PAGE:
Although in the past many studies have linked Cesarean section births with risk of developing autism spectrum disorder, a new research – published JAMA Psychiatry – now claims its entirely bogus. The connection seemed supported by the steady rise in the rates of both cesarean sections and ASD diagnosis over the last 20 years.
However, Swedish researchers who looked at more than 2 million babies born in Sweden between 1982 and 2010 discovered that this connection is most likely to be just coincidental, and that there is no strong support to the claim that cesarean sections result in autism.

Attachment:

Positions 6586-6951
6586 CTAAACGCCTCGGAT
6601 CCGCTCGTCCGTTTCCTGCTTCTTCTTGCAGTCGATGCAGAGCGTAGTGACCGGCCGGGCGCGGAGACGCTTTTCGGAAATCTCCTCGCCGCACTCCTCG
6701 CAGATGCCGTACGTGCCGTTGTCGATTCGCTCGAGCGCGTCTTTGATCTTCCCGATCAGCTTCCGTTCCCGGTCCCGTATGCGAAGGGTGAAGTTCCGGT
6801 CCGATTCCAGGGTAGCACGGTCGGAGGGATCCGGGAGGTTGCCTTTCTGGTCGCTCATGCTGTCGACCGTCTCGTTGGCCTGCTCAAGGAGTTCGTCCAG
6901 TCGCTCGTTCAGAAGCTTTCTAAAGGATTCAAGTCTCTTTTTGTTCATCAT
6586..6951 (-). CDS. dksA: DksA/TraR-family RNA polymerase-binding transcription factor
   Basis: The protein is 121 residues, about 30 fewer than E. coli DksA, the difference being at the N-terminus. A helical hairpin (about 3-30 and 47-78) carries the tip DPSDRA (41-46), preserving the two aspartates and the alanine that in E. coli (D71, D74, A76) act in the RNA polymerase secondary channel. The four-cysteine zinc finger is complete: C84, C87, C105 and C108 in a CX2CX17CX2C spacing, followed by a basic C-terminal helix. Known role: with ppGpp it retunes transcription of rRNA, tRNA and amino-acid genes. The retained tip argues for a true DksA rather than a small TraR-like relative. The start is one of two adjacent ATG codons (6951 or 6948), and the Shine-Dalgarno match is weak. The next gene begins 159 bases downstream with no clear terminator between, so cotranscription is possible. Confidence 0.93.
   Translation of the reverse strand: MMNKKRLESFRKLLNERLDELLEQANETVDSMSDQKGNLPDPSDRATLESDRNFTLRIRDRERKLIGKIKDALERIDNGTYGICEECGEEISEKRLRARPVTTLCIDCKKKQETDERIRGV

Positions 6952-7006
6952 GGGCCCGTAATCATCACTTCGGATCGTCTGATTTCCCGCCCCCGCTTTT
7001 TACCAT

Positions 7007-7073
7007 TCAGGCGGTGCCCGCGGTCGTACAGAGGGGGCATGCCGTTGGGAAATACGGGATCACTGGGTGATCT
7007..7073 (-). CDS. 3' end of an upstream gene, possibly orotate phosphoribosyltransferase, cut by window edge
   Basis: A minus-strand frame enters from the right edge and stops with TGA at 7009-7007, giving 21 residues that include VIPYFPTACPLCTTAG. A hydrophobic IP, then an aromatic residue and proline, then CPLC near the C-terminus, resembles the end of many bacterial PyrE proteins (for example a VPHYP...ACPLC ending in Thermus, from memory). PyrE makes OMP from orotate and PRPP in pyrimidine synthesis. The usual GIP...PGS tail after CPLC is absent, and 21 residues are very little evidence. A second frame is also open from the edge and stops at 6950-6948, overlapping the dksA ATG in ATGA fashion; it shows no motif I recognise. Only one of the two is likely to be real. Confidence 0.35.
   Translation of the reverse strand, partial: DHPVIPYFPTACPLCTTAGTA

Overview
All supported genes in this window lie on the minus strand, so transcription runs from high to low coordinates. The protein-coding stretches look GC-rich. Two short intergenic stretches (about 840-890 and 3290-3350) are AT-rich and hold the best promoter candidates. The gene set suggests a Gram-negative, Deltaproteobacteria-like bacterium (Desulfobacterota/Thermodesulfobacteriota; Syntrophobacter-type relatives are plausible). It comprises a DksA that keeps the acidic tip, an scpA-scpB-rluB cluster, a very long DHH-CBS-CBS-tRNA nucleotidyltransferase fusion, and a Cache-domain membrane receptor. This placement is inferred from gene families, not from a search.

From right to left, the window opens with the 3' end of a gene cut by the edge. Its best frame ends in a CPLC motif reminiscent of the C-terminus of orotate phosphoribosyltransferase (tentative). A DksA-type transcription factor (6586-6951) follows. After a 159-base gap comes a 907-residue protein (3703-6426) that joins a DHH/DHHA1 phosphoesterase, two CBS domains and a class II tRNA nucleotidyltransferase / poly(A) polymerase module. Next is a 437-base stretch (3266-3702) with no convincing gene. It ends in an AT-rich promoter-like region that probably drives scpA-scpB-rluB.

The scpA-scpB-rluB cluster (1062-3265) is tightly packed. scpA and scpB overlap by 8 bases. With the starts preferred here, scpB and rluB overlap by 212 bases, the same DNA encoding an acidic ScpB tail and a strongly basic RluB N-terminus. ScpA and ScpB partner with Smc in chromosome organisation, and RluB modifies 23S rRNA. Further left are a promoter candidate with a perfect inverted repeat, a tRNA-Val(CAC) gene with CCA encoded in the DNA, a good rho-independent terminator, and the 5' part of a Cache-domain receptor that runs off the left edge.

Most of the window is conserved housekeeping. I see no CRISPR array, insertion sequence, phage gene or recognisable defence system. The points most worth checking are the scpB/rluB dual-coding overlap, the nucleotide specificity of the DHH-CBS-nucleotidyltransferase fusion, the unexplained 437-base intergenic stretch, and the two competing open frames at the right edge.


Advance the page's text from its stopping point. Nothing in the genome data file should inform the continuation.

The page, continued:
Interestingly, researchers did confirm previous studies that children born by cesarean section were 20 percent more likely to be diagnosed with ASD. But, at the same time, they also noted that the same association between cesarean births and ASD did not exist when siblings were compared with each other.
This goes on to show that the reasons are more likely to be due to genetic or environmental factors that increase the likelihood of both cesarean sections and ASD.